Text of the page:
In this two-part series, former Metropolitan Opera violinist Erica Miner shares histories, backgrounds and quirks of some of the world’s greatest opera stars.
Cavaliere di Gran Croce OMRI Luciano Pavarotti’s impact on the music world has been enormous. Born outside Modena in 1935, as a youth he sang in choruses with his father, and entered competitions while training as a teacher. A win in the Concorso Internazionale in 1961 changed Luciano’s life forever; debut in Reggio Emilia shot him to stardom. Aside from an unparalleled opera career, he has drawn thousands to venues worldwide, filling stadiums, attracting crowds of three hundred thousand to the Eiffel Tower, and half a million to New York’s Central Park. Pavarotti gave his first concert in China’s Hall of People in 1986 and sang Nessun Dorma at the 1990 World Cup. His album Essential Pavarotti topped the UK pop charts for five weeks. He wowed crowds at the Athens Olympics in 2004, the year of his final performance at the Met. He collaborated with top performers such as Elton John and MeatLoaf in his Pavarotti and Friends charity concerts, to raise money for humanitarian causes in Bosnia, Zambia, and Iraq, and later in life committed himself to helping young singers. Every time he came on stage Pavarotti claimed to have felt discomfited by the spirit of Caruso looking over his shoulder. He was once quoted as saying, ‘Sex tunes the body like vocalizing tunes the voice. I vocalize everyday.’ The world has not been the same since Luciano’s passing in 2007.
Plácido Domingo, given name José, was born in Madrid in 1941 but at age eight moved to Mexico with his family. The young Domingo made his opera debut in a baritone role in his family’s zarzuela (Spanish lyric theater) company, working his way up as a comprimario in the National Opera and providing backup vocals for a Spanish rock-and-roll band. After a debut in Guadalajara in 1959, he gradually moved up to Israeli National Opera, New York City Opera, and in 1968 debuted at the Met, co-starring with Tebaldi. He has opened Met seasons over twenty times, more than any artist including Caruso, and has performed over one hundred-twenty operatic roles. Like Pavarotti, Domingo has sung with popular music stars, including Julie Andrews, John Denver, and Whitney Houston, and has appeared in six opera films. He has given concerts to benefit, among others, the victims of the 1985 Mexican earthquake and Hurricane Katrina in New Orleans. Now General Director of the Los Angeles Opera, Domingo has returned to his baritone roots in roles such as Simon Boccanegra, and will sing the title role in a revival of director Woody Allen’s Gianni Schicchi.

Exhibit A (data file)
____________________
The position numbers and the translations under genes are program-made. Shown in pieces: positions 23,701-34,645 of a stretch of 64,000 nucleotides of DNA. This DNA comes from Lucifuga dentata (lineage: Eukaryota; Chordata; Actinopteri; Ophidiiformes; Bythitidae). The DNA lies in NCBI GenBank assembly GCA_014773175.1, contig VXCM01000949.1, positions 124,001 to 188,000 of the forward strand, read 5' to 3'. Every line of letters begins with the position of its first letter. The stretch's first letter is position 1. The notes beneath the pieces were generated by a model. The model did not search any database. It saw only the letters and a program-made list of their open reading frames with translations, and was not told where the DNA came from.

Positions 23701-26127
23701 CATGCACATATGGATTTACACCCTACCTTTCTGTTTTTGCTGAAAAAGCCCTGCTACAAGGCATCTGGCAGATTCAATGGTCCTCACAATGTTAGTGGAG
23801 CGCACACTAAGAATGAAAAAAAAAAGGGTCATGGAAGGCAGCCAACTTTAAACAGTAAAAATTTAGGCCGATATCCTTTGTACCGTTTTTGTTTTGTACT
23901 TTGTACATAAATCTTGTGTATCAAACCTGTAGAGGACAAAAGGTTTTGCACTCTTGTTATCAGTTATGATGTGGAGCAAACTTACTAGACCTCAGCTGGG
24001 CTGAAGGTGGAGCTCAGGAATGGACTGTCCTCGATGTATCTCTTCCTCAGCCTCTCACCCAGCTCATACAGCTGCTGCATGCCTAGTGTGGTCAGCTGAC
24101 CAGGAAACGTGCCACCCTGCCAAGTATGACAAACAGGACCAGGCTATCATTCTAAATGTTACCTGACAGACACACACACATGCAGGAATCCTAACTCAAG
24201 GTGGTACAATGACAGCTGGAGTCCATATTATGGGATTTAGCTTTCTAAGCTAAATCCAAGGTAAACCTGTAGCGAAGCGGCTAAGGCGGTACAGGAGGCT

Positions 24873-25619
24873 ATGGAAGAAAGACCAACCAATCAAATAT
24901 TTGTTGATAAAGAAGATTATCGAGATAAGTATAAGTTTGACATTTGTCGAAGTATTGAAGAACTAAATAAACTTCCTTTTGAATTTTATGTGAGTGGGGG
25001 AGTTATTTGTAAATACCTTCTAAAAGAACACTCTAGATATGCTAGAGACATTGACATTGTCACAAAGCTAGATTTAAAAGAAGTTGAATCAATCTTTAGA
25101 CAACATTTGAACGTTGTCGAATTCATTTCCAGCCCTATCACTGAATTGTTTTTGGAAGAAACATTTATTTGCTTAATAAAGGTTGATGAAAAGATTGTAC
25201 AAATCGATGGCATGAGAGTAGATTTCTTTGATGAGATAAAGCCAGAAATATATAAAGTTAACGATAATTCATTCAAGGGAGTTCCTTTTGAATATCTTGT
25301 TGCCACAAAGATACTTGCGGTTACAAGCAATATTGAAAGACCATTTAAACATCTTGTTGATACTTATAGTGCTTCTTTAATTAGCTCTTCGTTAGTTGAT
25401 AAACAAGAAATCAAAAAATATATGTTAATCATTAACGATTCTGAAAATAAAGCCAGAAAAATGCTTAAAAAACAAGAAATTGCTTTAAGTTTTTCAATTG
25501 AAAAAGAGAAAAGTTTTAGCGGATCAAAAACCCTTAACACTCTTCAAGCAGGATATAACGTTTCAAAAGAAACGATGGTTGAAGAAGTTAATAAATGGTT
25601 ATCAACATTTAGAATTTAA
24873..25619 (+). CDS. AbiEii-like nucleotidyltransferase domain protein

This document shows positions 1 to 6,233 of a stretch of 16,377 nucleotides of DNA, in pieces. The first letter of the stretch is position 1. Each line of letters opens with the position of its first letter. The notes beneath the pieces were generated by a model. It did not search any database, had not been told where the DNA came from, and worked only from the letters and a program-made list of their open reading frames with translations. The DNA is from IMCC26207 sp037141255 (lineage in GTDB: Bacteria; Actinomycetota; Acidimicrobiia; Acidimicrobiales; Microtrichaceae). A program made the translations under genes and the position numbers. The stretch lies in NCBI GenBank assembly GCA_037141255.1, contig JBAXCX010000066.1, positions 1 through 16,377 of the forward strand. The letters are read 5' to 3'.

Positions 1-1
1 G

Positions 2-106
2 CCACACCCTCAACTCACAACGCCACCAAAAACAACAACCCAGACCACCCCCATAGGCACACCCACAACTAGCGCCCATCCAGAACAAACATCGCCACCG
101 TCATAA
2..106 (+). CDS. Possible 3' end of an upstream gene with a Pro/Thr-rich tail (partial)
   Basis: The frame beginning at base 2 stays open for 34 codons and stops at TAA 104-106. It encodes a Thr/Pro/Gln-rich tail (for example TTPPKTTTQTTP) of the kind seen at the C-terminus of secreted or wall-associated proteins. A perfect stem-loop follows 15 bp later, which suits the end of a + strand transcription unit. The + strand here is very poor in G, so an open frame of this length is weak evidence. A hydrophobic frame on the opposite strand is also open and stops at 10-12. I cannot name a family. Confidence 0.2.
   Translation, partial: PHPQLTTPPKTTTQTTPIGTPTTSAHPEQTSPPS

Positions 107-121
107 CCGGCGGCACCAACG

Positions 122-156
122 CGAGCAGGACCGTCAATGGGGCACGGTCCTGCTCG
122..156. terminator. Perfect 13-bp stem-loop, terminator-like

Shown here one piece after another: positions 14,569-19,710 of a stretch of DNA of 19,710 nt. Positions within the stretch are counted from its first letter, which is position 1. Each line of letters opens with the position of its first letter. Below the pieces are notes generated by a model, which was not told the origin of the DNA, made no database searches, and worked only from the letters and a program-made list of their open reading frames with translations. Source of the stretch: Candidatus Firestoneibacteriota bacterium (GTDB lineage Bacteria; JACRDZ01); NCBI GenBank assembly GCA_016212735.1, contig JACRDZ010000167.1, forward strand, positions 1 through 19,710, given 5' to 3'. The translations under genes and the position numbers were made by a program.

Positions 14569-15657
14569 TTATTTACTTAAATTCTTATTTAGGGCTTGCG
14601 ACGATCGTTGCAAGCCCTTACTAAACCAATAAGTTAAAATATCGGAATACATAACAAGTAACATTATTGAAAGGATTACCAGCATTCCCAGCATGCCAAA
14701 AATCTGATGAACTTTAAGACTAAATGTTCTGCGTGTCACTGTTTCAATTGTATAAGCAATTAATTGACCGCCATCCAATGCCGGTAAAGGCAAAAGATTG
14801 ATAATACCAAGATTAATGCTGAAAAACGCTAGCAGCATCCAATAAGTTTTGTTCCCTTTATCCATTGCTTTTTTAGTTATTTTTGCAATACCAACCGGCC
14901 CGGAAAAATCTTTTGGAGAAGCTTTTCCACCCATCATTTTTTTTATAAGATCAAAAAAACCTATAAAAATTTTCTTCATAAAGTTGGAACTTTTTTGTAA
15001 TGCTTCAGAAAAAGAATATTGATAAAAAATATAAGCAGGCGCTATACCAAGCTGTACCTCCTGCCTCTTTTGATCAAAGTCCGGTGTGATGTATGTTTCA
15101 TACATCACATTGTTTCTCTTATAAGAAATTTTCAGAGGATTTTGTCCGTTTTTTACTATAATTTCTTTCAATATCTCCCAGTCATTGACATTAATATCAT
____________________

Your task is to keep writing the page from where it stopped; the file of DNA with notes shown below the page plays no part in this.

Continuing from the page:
Born in Barcelona in 1946, José Carreras grew up in dire post-Spanish Civil War conditions. The family moved to Argentina but returned to Spain because of even worse deprivation. Starting at age six, ‘Josep’ began to sing at every opportunity: from the ship home from Argentina, to the customers in his mother’s hair salon in Barcelona, finally locking himself in the bathroom to sing to avoid driving his family crazy. Wisely, they sent him to the Conservatory at age eight to study piano. He sang his first public performance on Spanish National Radio, then at age eleven performed on stage at Teatro Barcelona. Montserrat Caballé ‘discovered’ Carreras, now a full-fledged tenor at eighteen, and arranged for him to debut with her in London. His career then skyrocketed, first to San Francisco Opera, then with Karajan, and ultimately the Met. Director Lotfi Mansouri called him “one of the most complete operatic stars I have ever worked with… a total artist.” Against all odds, Carreras survived leukemia and showed his gratitude by creating the International Leukemia Foundation. In 1990, his two celebrated tenor colleagues welcomed his return to the stage with the first Three Tenors concert in Rome.
The multitalented Joshua Pincus Perelmuth, a.k.a. Jan Peerce, earned his first greenbacks playing violin with dance bands in his native New York, but when he leapt to fame in his breakout appearance at Radio City Music Hall in 1932, it became clear that he was destined for a career as a tenor. His recordings and broadcasts with Toscanini are among the greatest musical legacies of the mid-twentieth century. The celebrated maestro was so impressed with Peerce’s operatic voice and uncannily authentic Italian that he repeatedly asked the tenor if he was of Italian ancestry. Peerce debuted at the Met in 1941 in La Traviata, and along with Richard Tucker helped create the Met era of the “Jewish Tenors.” His appearance as the first American to sing at the Bolshoi in 1956, at the height of the Cold War, created a sensation. In 1971, at the age of sixty-seven, Peerce made a belated but beloved debut on Broadway as Tevye in Fiddler On The Roof.
The artistic father of them all, Enrico Caruso, born in 1873, was the third of seven children in his Neapolitan family of singers. Caruso’s mother, who recognized his unique vocal gifts, encouraged his singing. After her death he sang in cafes to help his cash-strapped family. His career in the Italian army was cut short when his Commanding Officer brought Caruso’s talent to the attention of a wealthy Baron, who taught Caruso voice. It was soon recognized that Caruso was not destined to languish in an army barracks. After debuts at La Scala and Convent Garden, Caruso debuted at the Met in Rigoletto in 1903. Six hundred of his eight hundred career performances were at the Met. His public adored him, and he adored them in return – to his detriment. Refusing to cancel out of loyalty to them, he hid a downward spiral in his health until it was too late. He died in 1921 at the age of forty-eight. The outpouring of grief from his thousands of fans surging into the Royal Basilica for his funeral proved to the world that he was the ultimate operatic tenor legend of all time.